But here’s the rub: the auto industry was so successful that once Ford arrived at his greatest innovation, the assembly line, the industry so dominated Detroit’s economy that there was no local market for further innovation, and, as Jacobs points out, it was only a matter of time before another city – in this case, cities in Japan – improved upon Ford’s ideas and made better, cheaper cars.

The Economy of Cities came out four years before the gas crisis that set Detroit’s long tailspin in motion, but it eerily predicts the dilemma the city faces today, in which a moribund auto industry, out-innovated by foreign competitors, had to be bailed out by the U.S. taxpayer to avoid collapse.

Like Detroit, New York began as a port city, but in New York’s case a principal byproduct of its shipping trade was a robust banking industry, which survived the city’s manufacturing collapse. Even as New York was begging for a bailout from the federal government in the mid-1970s, young hotshots like Ivan Boesky and Michael Milken, many of them children and grandchildren of immigrants who had filled the ghettos earlier in the century, were inventing new ways to own and finance large companies. Think of all the financial innovations of the last thirty years: junk bonds, hedge funds, leveraged buyouts, asset-backed securities, credit derivatives, subprime mortgage markets, and on and on.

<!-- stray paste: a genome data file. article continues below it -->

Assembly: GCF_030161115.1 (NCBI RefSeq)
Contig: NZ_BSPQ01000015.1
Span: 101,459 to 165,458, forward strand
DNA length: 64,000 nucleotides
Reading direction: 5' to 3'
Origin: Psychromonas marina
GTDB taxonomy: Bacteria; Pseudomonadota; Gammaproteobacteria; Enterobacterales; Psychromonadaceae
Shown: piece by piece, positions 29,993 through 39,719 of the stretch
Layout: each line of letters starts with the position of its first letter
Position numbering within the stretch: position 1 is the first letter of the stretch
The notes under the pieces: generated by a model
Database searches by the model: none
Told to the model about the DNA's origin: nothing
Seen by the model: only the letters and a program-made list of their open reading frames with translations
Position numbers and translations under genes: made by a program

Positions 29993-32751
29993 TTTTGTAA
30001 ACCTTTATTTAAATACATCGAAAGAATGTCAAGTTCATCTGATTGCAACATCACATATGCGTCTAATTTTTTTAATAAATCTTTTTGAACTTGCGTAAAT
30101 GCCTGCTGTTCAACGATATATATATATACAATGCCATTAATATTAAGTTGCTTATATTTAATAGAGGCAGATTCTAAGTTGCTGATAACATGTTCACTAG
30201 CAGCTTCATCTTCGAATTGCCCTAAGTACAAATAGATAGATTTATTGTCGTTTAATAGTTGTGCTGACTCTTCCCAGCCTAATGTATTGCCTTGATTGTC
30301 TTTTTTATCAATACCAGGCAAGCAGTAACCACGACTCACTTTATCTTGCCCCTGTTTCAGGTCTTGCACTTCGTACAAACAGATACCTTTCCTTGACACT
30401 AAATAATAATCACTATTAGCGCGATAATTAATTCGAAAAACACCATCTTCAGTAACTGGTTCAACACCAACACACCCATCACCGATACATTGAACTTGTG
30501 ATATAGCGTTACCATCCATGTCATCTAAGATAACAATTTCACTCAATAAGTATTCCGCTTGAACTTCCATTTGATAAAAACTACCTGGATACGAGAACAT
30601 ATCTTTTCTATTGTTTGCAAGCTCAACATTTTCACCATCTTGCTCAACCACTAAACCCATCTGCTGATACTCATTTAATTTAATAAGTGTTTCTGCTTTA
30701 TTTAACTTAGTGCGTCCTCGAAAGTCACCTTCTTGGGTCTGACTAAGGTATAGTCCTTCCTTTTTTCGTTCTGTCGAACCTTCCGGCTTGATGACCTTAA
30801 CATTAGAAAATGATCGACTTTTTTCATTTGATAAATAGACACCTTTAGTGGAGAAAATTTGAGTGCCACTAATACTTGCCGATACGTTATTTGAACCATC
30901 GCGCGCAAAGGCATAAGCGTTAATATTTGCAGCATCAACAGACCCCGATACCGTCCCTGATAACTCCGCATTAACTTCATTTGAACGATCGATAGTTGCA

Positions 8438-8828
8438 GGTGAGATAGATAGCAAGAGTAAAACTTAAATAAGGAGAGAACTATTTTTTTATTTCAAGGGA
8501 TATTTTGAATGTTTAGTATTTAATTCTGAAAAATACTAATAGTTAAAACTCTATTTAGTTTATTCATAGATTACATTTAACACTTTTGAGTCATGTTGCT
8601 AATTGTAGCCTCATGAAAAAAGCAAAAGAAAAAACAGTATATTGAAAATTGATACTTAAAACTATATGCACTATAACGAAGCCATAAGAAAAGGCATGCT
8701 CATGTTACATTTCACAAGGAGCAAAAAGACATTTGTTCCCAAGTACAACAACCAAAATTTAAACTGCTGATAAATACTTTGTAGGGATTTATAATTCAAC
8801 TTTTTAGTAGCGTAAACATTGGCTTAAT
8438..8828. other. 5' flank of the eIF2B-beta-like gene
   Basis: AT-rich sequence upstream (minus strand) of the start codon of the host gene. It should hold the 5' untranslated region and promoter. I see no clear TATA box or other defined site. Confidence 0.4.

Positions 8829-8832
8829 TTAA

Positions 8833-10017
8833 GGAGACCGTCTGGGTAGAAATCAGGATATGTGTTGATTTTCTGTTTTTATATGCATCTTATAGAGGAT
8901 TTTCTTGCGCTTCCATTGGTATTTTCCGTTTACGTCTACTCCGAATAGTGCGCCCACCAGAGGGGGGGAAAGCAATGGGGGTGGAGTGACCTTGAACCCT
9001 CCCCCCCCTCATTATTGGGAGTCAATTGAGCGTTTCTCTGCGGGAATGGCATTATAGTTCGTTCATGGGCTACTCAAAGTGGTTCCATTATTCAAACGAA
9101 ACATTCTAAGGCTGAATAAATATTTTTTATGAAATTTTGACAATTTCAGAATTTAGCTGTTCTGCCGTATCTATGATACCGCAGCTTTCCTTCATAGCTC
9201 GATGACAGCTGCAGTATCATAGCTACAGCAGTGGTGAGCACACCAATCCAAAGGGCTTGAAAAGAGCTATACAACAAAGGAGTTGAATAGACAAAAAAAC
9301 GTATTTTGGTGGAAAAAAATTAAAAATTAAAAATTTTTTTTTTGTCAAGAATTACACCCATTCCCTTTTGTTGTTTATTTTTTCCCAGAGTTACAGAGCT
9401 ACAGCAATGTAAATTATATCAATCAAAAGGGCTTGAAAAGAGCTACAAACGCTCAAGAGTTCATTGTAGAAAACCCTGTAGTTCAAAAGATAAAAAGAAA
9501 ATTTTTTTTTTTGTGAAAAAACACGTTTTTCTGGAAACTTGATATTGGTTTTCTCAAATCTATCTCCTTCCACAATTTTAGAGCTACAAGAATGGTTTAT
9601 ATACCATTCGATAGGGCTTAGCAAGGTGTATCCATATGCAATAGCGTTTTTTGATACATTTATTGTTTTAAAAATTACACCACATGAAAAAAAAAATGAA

Yes, bankers are evil, and, yes, the banking industry required a federal bailout even larger than that of the auto industry’s, but like it or not, New York is the safest large city in America, with a vital private sector and a buoyant real estate market, largely because the living, breathing organism we call Wall Street has spent the last thirty years innovating its way out of obsolescence.

How Microsoft avoided the IPO scam that LinkedIn just fell for

Anyone who’s current on technology or business news has seen an article this week like How Wall Street Hustled LinkedIn or Did Bankers Scam LinkedIn Out of Over $130 Million? which discuss the possibility that the LinkedIn IPO partners – Morgan Stanley, Merrill Lynch and JPMorgan Chase – may have deliberately underpriced the stock in order to score a sweet deal on it for themselves and their favoured investors. Such is the way of Wall Street, it seems.

By chance, today I came across a reprint of Fortune magazine’s 1986 cover story about the tale of Microsoft’s IPO. It’s interesting in itself, but what’s particularly striking is how coolly and calmly Gates and his people negotiated with their IPO partner, Goldman Sachs, to ensure the same little scheme didn’t work on them.

Of course, I could be attributing malice to LinkedIn’s partner banks when the cause for the underpricing could simply be ignorance – how exactly does one justify valuing a social networking company at $9 billion with earnings of $15.4 million last year?

Fortune Magazine – Inside The Deal That Made Bill Gates $350,000,000